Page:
For one, they’ll run in circles. Along with other signs of happiness like:

Take a look at this joyful bunny that put a smile on their parent’s face:

“How did I make my rabbit so happy?”

Here are things to continue doing to keep your rabbit satisfied:

  • Socialize them.
  • Play with them regularly.
  • Don’t pick them up too much.
  • Provide a calm and consistent environment.
  • Companionship (from you and their bunny siblings).

Continue reading: 19 Signs That You Have The Happiest Rabbit In The World

#5: Courtship behavior (sexual urges)

Your rabbit’s trying to be a player and they’re showing off. 

Because running in circles is one of their courtship behaviors.

Now, according to the MSD Vet Manual, here’s when your rabbit will become sexually mature:

Breed sizeAge of sexual maturity
Small3.5 to 4 months
Medium to large4 to 4.5 months
Giant6 to 9 months

Once your rabbit reaches that age, they’ll show other signs of it like:

  • Oinking.
  • Honking.
  • Humping.
  • Mounting.
  • Chinning or rubbing their chin to mark items with their scent.

But that’s not all…

Vets warn us that rabbits will also start to show undesirable behaviors.

For example:

Regardless if your bunny is house trained…

They’ll urinate and poop inside the house once they want to mate. 

Your bunny might also turn a little hot-headed. Because they’ll be more territorial and aggressive.

“But my bunny is recently neutered/spayed. Why is this still happening?”

Although rare, this behavior can still show up after spaying or neutering.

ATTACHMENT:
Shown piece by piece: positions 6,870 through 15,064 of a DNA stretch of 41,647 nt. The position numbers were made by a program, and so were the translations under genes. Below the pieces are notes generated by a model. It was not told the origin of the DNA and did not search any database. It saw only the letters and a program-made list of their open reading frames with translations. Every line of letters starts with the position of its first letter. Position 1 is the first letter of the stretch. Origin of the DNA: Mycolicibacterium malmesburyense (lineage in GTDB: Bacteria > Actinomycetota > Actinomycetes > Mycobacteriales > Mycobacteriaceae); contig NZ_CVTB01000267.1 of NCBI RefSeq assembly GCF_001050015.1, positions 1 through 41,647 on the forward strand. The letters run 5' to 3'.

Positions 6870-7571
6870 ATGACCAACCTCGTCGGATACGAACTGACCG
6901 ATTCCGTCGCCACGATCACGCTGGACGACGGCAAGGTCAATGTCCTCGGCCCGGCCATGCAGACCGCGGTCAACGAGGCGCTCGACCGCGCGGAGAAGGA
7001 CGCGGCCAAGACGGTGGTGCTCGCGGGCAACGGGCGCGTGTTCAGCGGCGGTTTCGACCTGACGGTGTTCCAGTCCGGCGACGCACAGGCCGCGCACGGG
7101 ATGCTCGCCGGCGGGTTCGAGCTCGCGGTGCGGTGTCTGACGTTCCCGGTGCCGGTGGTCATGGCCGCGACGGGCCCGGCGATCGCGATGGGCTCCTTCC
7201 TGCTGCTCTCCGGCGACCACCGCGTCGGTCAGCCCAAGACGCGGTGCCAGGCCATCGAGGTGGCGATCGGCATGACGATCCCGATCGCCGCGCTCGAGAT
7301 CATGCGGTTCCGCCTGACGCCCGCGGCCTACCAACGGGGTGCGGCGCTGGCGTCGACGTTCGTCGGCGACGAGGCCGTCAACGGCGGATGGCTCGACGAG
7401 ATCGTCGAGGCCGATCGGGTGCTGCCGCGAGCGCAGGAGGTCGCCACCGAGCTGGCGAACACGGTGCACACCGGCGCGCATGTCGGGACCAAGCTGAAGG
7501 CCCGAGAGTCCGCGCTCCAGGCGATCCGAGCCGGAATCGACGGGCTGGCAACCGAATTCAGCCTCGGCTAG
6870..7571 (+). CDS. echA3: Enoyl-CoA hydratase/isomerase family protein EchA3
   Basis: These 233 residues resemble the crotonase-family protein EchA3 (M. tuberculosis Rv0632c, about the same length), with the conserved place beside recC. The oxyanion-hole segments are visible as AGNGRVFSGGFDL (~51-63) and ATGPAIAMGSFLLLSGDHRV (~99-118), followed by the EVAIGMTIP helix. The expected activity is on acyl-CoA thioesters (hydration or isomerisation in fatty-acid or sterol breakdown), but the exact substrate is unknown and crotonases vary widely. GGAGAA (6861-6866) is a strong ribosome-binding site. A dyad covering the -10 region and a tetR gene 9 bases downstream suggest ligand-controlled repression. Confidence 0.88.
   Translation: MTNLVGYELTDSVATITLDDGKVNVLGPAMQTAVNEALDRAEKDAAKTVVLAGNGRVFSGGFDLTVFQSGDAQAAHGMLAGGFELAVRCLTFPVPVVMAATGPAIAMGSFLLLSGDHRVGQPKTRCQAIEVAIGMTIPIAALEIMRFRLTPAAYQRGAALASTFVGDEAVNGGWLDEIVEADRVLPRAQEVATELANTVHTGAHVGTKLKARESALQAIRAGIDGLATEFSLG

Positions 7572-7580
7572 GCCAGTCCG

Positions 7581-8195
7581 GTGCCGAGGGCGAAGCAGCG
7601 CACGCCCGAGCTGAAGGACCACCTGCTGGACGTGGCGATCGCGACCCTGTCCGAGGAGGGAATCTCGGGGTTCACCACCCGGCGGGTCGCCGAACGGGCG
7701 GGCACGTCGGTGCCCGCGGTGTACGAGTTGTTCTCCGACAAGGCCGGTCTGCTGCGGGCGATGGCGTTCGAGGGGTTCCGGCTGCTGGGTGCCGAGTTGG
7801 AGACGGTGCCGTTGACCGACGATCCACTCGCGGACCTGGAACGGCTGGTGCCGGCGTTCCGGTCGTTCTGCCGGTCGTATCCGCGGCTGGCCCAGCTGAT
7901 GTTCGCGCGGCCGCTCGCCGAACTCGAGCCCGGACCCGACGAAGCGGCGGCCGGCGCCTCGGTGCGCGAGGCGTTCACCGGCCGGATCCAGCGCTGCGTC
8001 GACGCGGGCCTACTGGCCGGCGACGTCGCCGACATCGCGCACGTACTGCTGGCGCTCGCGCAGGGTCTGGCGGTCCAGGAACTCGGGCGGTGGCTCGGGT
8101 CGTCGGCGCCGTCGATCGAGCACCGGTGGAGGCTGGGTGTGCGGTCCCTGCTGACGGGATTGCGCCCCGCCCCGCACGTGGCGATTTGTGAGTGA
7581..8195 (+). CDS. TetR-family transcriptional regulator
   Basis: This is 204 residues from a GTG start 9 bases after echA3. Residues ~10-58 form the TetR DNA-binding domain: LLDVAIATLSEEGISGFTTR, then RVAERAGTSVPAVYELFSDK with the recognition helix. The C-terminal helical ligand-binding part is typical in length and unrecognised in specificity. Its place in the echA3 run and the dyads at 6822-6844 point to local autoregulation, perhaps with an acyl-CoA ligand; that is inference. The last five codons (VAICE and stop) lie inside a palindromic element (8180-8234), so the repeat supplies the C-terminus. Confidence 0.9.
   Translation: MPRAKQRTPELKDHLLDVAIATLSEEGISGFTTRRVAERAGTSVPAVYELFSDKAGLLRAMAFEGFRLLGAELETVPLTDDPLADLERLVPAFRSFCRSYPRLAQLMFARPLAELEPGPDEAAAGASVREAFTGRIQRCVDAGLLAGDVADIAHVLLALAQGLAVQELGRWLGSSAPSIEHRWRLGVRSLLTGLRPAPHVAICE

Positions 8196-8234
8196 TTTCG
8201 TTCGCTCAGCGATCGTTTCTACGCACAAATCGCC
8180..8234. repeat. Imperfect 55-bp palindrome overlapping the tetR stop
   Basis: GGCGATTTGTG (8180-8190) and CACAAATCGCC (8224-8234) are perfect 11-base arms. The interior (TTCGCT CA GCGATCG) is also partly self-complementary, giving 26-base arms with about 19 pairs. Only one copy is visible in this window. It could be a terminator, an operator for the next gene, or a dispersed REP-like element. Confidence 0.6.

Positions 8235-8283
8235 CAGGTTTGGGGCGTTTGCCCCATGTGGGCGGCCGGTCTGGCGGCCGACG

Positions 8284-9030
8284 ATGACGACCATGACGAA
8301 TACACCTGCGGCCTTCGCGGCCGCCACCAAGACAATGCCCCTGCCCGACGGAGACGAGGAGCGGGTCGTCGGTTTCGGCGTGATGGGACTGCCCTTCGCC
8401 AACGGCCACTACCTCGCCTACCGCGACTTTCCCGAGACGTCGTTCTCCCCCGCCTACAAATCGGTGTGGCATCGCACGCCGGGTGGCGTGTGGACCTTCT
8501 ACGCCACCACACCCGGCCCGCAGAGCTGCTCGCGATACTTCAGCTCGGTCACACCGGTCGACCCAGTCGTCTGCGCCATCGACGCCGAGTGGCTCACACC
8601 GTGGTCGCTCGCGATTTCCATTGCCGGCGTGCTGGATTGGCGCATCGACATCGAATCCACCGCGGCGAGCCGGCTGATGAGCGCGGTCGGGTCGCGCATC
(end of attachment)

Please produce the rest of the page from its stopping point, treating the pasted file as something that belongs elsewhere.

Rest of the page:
And since the operation is recent, it’s not working fully yet.

It’ll take a while for your fur baby’s body to get rid of the sexual hormones. Give it about 2 months.

However, if you got your rabbit spayed or neutered when they’re more than a year old…

Then, it’ll be hard to get rid of the behavior itself. Not the cause of it, which are the hormones.

#6: They want you to move away

If your rabbit is running in circles in front of you…

Take that as a cute protest.

Because they simply want you to move out of their way.

It’s like they’re saying:

“Hey, please move. Please, please, please…”

And so on as they go round and round.

#7: Head tilt

However cute the action can be…

Running in circles can also mean your rabbit is suffering a medical condition. Particularly head tilt.

According to vets, this is caused by:

  • Ear mites.
  • Neck pain.
  • Poisoning.
  • Head injury.
  • A drug reaction.

However, there are worse reasons as well. Let me elaborate:

Affected body organReason
EarA serious deep infection inside.
BrainAn inflammation-causing parasite called E. cuniculi lives in the brain.

Whatever reason it is, it disturbs your rabbit’s balance. 

That’s why your bunny has their head tilted to one side. Hence the condition’s name.

And one sign of this is running in circles. Others include:

  • Tremors.
  • Head shaking.
  • Loss of balance.
  • Inability to stand.
  • Bumping into things.
  • Rolling uncontrollably.
  • Frequently falling over.
  • One side of their face is drooping.

Warning: This is a condition best diagnosed early. So if your pooch shows those signs mentioned, bring them to the vet ASAP.